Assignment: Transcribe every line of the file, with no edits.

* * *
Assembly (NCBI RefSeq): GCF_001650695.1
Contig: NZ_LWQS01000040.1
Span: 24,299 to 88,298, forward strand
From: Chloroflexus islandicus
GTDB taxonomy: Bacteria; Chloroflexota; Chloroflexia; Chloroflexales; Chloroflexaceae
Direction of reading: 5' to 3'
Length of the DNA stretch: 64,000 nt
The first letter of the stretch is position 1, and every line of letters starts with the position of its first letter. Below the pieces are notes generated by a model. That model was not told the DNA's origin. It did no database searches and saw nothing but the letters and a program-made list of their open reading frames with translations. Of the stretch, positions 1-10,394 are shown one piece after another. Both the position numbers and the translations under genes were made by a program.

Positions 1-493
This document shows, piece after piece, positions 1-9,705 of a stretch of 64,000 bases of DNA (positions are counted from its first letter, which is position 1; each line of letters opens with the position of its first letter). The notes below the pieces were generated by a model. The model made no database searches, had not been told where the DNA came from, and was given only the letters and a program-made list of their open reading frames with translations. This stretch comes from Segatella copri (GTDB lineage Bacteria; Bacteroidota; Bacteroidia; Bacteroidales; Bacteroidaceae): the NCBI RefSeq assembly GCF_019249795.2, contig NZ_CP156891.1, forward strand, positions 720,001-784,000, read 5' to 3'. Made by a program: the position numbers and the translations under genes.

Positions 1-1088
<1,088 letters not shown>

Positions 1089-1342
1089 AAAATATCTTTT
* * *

Assembly (NCBI RefSeq): GCF_001650695.1
Contig: NZ_LWQS01000040.1
Span: 24,299 to 88,298, forward strand
From: Chloroflexus islandicus
GTDB taxonomy: Bacteria; Chloroflexota; Chloroflexia; Chloroflexales; Chloroflexaceae
Direction of reading: 5' to 3'
Length of the DNA stretch: 64,000 nt
The first letter of the stretch is position 1, and every line of letters starts with the position of its first letter. Below the pieces are notes generated by a model. That model was not told the DNA's origin. It did no database searches and saw nothing but the letters and a program-made list of their open reading frames with translations. Of the stretch, positions 1-10,394 are shown one piece after another. Both the position numbers and the translations under genes were made by a program.

Positions 1-493
This document shows, piece after piece, positions 1-9,705 of a stretch of 64,000 bases of DNA (positions are counted from its first letter, which is position 1; each line of letters opens with the position of its first letter). The notes below the pieces were generated by a model. The model made no database searches, had not been told where the DNA came from, and was given only the letters and a program-made list of their open reading frames with translations. This stretch comes from Segatella copri (GTDB lineage Bacteria; Bacteroidota; Bacteroidia; Bacteroidales; Bacteroidaceae): the NCBI RefSeq assembly GCF_019249795.2, contig NZ_CP156891.1, forward strand, positions 720,001-784,000, read 5' to 3'. Made by a program: the position numbers and the translations under genes.

Positions 1-1088
<1,088 letters not shown>

Positions 1089-1342
1089 AAAATATCTTTT